The silence is something new. It exists in the limbo between comforting and unnerving, waiting and wandering.


She doesn’t know how to feel.


That has been something so oft repeated that it feels more like a mantra than an expression of her current state of mind. To be in a state of confusion, she thinks, is perhaps much worse than to be feeling any other emotion: not even grief, for there is a definitive finality with grief. Confusion is to be stuck in the unknown, and there is nothing more torturous than not knowing.


It feels suffocating, this silence, but it’s not so absolute that she feels the need to do something about it. The sounds of their footfalls on pavement soften the edges of the situation, making it more tolerable than it would be if both of them were standing still. She looks to him every now and then, unsure of what to say. It seems as though both of them have plenty of words on the tip of their tongues, but not enough that it can be strung into a coherent sentence. That seems to be the misfortune with the two of them, she muses; to have so much to say but not saying any of it at all.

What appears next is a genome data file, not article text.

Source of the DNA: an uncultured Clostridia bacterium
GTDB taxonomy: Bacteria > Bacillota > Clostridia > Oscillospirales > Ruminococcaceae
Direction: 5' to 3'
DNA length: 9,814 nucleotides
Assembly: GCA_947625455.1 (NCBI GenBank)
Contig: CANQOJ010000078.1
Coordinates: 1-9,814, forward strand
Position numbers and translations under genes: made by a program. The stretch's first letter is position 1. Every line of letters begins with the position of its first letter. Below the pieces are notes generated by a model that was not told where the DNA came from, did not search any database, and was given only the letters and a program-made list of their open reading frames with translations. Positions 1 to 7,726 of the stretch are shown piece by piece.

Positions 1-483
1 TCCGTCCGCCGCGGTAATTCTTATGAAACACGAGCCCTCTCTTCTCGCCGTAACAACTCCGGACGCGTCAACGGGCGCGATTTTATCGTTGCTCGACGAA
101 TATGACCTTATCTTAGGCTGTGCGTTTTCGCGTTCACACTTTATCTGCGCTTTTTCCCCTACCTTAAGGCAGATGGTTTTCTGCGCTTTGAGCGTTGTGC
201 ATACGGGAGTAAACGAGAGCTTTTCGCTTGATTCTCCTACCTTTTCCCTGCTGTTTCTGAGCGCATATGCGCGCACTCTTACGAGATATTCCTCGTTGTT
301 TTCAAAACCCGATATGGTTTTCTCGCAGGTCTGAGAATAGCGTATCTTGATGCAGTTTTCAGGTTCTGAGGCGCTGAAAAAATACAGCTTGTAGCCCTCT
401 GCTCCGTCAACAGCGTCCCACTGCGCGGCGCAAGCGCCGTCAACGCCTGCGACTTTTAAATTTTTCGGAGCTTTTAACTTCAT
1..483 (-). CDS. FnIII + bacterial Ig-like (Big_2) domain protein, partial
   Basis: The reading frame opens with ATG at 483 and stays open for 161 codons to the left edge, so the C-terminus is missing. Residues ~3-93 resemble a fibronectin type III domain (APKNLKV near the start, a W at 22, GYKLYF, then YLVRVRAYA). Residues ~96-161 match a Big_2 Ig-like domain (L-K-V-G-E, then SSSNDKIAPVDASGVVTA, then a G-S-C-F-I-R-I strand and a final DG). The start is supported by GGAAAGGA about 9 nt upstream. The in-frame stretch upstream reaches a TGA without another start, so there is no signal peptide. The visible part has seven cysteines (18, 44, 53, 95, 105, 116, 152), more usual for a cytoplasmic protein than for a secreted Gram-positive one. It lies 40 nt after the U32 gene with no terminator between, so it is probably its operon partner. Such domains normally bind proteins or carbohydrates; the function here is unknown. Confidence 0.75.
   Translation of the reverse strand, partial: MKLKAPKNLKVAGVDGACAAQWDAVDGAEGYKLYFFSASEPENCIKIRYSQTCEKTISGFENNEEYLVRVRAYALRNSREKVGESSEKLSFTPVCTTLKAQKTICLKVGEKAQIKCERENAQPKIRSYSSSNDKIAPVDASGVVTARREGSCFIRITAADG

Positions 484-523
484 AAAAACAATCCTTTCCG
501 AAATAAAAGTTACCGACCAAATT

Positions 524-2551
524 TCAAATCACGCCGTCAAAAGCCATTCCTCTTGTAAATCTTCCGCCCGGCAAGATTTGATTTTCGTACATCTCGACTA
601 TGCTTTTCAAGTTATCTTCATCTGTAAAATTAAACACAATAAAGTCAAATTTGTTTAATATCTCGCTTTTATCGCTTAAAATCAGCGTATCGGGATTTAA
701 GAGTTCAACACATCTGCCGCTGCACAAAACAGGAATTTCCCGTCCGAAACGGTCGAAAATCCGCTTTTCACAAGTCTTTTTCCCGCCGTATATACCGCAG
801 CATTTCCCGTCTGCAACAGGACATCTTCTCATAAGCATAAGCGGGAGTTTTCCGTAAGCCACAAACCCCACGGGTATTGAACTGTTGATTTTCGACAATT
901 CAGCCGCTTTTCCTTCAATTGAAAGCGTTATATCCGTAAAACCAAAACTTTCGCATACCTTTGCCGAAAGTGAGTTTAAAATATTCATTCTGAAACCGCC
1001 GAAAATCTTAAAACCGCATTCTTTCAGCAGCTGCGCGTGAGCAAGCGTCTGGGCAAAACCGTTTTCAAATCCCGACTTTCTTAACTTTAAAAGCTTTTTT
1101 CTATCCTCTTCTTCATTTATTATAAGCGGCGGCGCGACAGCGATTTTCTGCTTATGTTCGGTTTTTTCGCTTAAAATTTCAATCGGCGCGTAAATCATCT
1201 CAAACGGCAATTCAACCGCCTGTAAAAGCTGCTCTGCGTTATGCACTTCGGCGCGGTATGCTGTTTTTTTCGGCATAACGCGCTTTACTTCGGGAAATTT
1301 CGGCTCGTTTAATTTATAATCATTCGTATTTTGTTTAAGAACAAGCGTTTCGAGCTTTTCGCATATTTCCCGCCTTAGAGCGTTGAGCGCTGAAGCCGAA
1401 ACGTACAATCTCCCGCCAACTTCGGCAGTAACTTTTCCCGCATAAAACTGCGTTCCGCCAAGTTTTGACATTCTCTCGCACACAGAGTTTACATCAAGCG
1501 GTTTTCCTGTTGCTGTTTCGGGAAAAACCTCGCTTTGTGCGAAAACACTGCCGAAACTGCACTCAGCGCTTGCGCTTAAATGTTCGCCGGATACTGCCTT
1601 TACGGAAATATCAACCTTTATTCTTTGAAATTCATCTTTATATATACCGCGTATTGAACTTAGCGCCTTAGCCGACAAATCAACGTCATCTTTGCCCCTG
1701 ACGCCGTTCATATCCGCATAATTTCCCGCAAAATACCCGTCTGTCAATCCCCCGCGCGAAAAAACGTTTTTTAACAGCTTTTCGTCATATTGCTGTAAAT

Though the two of them may not be so, their surroundings most certainly prove to be calming. As they make their way back home, the bleak rays of sunlight accompany them, setting a hazy orange filter over the scene ahead of and behind them. It makes them very picturesque, creating this image of them so wholly unlike their usual selves.


For a reason unknown to her, they come to a stop, one slowing their movements after the other. Finally, the silence between them is broken when he says,


“Are you alright?”


She ponders the question. Has there ever been another moment in her life where she has felt so out of place? So on edge and unsure, that constitutes to her feeling not ‘alright’ but not ‘not alright’ either? She gives him a small, tight-lipped smile and looks him in the eye when she replies.


“Of course. Are you?”


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